Major depressive disorder is a chronic disorder, frequently characterized by relapses and recurrences. One of the major risk factors for additional episodes of depression is the presence of residual symptoms that persist after a depressive episode ends; these residual symptoms tend to progress to another depressive episode. Although relapse or recurrence may be prevented with long-term pharmacotherapy, this approach is recommended only for patients at high risk of relapse or recurrence. Patients not at high risk who are effectively treated to full remission have a substantially lower risk of developing another depressive episode. In addition, psychotherapy, alone or combined with medication, has been shown to be effective in preventing further episodes of depression.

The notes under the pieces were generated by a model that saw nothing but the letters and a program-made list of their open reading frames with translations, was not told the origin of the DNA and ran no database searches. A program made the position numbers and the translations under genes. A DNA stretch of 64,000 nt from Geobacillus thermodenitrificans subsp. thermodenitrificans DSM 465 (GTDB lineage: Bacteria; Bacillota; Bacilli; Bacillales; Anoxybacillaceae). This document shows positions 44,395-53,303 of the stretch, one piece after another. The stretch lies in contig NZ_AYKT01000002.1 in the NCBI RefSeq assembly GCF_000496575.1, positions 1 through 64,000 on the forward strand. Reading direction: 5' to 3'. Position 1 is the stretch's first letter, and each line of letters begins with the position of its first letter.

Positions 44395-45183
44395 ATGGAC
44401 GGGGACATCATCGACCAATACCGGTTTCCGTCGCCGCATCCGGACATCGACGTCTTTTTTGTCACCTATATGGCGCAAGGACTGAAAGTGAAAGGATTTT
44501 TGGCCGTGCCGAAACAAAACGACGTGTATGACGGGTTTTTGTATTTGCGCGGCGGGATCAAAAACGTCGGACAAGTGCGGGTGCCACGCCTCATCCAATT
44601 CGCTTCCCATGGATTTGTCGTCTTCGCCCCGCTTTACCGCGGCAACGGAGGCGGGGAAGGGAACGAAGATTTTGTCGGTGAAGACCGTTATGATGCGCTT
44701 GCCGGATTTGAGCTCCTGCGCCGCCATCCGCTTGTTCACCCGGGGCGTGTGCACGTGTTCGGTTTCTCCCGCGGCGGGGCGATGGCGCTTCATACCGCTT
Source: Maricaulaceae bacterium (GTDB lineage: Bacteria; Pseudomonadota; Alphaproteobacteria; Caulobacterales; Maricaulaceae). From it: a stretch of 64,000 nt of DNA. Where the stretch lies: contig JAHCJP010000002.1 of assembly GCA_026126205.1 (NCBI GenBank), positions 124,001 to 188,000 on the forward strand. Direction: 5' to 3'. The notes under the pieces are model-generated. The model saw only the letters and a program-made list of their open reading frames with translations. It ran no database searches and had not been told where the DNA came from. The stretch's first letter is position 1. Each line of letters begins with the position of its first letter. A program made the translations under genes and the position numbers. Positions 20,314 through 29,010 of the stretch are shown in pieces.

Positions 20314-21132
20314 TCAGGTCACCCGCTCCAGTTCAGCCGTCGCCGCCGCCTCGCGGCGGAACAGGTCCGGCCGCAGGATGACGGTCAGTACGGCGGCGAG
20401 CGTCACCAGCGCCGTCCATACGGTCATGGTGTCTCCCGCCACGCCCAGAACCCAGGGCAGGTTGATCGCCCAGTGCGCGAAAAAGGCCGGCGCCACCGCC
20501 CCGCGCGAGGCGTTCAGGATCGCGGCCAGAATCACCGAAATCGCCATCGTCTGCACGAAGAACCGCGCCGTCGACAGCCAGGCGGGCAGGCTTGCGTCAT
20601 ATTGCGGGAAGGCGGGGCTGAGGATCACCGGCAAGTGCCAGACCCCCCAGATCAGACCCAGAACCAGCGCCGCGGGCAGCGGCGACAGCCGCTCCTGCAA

|Original language||English (US)|
|Number of pages||5|
|Journal||Journal of Clinical Psychiatry|
|Issue number||SUPPL. 15|
|State||Published - Dec 8 2003|
ASJC Scopus subject areas
- Psychiatry and Mental health